The English FE system is in the process of major reorganisation, with college mergers planned or expected throughout the country.
The merger of Nottingham’s two FE colleges is set for completion before the start of the next academic year. In its response to the public consultation about this, Nottingham Campaign for Education (a group of parents and educators from schools and the further, adult and higher education sectors) highlights a crucial but frequently ignored issue: who should participate in developing the structure and curriculum for the emerging college?
Two points are central to our submission. First, we argue that the consultation isn’t a serious attempt to engage with the community about either the merger or the kind of FE needed in the local area. We question the purpose of consultation given that the decision to merge is a “done deal”; the values and mission of the proposed college are already set out in the document.
We say that this top-down approach typifies the way in which small groups decide on the education system that others – teachers, students and the wider community – work in or use. Our argument is a democratic one: alongside government and educational professionals, communities should be involved in deciding educational purposes and systems.
Second, we question the view that employers should drive the curriculum. Vocational education is central to what FE is about. Yet, given the uncertainties of technological and market change, the idea that the curriculum should be based around the predicted demands of the labour market is absurd.
More importantly, a curriculum determined by the wants of employers reflects a crude idea of FE. Individual and community development, cultural enrichment and democratic citizenship should all be integral to thinking about the education we need.
Expecting employers to be advocates of these wider purposes is implausible. Even on the narrow issue of workplace training, UK employers are often neglectful. The prevalence of low-wage, low-skill employment, with zero-hours contracts, shows that we are right to be wary of employers driving the curriculum.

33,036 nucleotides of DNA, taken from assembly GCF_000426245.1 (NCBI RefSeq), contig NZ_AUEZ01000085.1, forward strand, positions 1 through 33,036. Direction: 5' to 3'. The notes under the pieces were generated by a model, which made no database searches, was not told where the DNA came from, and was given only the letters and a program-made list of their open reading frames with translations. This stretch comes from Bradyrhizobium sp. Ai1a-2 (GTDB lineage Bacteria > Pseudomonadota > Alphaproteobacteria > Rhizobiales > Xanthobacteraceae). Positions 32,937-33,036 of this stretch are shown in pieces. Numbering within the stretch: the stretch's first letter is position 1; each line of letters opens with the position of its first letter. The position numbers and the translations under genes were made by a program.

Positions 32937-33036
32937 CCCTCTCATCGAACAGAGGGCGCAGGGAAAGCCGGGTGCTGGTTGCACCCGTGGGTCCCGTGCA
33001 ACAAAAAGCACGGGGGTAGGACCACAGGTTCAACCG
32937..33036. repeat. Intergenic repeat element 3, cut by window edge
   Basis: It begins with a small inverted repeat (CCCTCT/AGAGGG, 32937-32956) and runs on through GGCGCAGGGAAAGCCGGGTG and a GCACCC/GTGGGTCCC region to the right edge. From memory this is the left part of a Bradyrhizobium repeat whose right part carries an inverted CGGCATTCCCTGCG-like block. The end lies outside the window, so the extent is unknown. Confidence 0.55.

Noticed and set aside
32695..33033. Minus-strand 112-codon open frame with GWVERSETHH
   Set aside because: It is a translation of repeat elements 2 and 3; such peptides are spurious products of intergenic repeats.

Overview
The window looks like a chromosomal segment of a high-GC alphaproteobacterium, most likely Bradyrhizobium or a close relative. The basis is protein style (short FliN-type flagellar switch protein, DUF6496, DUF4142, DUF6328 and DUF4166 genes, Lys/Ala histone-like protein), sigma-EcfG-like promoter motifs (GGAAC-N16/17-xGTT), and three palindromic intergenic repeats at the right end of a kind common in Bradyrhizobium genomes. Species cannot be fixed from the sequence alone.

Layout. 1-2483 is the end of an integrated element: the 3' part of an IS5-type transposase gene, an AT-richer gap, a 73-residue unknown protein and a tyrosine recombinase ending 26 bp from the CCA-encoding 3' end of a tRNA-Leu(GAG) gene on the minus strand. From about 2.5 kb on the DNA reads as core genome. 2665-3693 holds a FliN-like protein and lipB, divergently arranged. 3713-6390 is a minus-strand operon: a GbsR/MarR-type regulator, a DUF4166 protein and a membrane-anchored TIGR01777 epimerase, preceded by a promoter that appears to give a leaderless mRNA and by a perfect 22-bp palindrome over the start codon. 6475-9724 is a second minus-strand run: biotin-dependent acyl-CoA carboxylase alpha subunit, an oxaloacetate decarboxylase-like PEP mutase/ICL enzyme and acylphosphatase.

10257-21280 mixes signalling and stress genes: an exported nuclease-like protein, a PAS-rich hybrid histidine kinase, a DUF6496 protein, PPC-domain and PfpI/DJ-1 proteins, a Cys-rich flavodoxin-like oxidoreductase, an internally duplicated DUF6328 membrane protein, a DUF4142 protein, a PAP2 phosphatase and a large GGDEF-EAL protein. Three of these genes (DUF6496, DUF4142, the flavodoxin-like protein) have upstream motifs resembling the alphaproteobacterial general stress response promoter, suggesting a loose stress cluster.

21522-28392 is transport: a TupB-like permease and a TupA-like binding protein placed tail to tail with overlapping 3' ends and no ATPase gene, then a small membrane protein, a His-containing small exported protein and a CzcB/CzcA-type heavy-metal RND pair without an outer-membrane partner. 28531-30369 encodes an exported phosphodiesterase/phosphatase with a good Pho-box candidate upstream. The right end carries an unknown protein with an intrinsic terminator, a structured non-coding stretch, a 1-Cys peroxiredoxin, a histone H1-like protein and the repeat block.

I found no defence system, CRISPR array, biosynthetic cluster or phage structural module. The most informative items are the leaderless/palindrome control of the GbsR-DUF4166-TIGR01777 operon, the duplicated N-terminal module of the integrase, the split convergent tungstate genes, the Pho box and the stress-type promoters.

Of course, these issues are not local. Our challenge to the Nottingham consultation is a challenge to the wider reorganisation of FE. The aim of the area reviews is clear: to streamline provision, cut the number of colleges, put employers in the curriculum driving seat and save money. Although they are independent, colleges are expected to toe the line.
The area reviews exemplify top-down decision-making. Review steering groups comprise college governors, FE commissioners, local authorities, local enterprise partnerships and regional schools commissioners, aided by other key players – Ofsted, Jisc and the Education and Training Foundation. Where are the voices of local communities, teachers and students? How do their experiences, insights, expectations and hopes figure in the deliberations of the steering groups?
That FE colleges transform lives has become something of a platitude. Without the involvement of those whose lives are to be transformed and their educators, colleges emerging from the reviews will not be transformative but will merely transmit top-down policy geared to the wants of employers.
The argument that a democratic society needs a democratic education system has deep historical roots. How this aspiration is structured is a matter for debate. But first, we need to shout loudly that education is an issue of democratic, community concern.
Dr Rob Peutrell is an Esol and learning support tutor. He is on the management council of the National Association for Teaching English and Other Community Languages to Adults, and is a founder member of Tutor Voices